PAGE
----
According to a first aspect of the present invention, a portion of the by-products which are not recovered as bisphenol A are withdrawn from the reaction system without being recycled to any process and, therefore, the objective product is not contaminated with such by-products due to the accumulation thereof. Moreover, since all the portions of the by-products which can be recovered as the objective bisphenol A are returned to the principal process, it is possible to increase the productivity of each process to its maximum level.

According to a second aspect of the present invention, there is provided a method for preparing bisphenol A comprising a principal process which comprises the steps of (a) reacting phenol with acetone in the presence of an acid catalyst and removing the acid catalyst from the resulting mixture to obtain a first phenol solution, (b) cooling the first phenol solution to obtain a slurry containing an adduct of bisphenol A with phenol, (c) subjecting the slurry to solid-liquid separation to obtain crystals of the adduct and a mother liquor and (d) removing phenol from the crystals of the adduct to obtain bisphenol A; and a sub-process which comprises the steps of (e) reacting p-isopropenylphenol with phenol in the presence of an acid catalyst and removing the acid catalyst from the resulting mixture to obtain a second phenol solution, (f) removing phenol from the second phenol solution to obtain crude bisphenol A; (g) separating low boiling and high boiling substances from the crude bisphenol A by distillation to obtain distilled bisphenol A and (h) treating the separated low boiling and high boiling substances to obtain p-isopropenylphenol and phenol, the mother liquor from process (c) of the principal process being fed to the sub-process and the distilled bisphenol A from the sub-process being fed to process (b) of the principal process.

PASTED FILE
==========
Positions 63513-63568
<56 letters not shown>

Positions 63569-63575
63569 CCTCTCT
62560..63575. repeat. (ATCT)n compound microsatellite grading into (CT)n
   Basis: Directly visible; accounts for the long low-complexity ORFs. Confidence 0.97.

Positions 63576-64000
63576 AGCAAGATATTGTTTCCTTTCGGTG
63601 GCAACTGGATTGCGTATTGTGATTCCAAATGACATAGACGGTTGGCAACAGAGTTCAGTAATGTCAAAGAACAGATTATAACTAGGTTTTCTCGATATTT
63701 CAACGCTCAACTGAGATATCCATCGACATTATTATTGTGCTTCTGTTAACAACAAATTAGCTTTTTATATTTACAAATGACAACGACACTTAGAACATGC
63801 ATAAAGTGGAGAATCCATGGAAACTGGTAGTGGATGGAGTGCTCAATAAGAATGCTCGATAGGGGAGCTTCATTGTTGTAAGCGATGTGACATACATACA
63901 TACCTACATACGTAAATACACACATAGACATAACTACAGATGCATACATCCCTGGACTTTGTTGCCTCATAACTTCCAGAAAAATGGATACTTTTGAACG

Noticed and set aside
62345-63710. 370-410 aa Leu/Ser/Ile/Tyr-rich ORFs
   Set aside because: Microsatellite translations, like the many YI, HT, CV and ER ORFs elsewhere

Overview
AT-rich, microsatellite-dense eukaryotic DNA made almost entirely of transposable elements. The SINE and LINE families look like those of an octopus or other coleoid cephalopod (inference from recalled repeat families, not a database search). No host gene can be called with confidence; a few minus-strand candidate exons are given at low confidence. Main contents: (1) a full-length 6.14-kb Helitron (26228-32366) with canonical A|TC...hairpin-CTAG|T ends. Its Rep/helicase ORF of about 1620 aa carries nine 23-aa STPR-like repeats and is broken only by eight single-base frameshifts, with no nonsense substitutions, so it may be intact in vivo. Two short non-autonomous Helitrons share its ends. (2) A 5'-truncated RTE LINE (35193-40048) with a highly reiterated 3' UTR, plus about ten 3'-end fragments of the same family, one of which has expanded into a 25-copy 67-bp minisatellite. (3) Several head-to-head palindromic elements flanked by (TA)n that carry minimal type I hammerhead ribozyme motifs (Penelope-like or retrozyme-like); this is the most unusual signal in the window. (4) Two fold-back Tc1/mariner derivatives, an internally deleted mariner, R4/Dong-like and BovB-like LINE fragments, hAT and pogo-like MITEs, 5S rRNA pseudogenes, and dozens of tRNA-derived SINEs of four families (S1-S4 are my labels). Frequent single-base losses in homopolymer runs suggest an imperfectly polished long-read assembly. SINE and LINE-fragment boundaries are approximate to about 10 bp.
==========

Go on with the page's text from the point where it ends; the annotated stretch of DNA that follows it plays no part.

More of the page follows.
According to the second aspect of the present invention, a portion of the by-products which are not recovered as bisphenol A are withdrawn from the reaction system while recycling the same to each process is minimized and, therefore, the objective product is prevented from being contaminated with such by-products due to the accumulation thereof. Moreover, since all the portions of the by-products which can be recovered as the objective bisphenol A are returned to the principal process, it is possible to increase the productivity of each process to its maximum level.

BRIEF EXPLANATION OF THE DRAWINGS

FIG. 1 is a diagram illustrating the relation between the principal process and the sub-process according to the first aspect of the invention;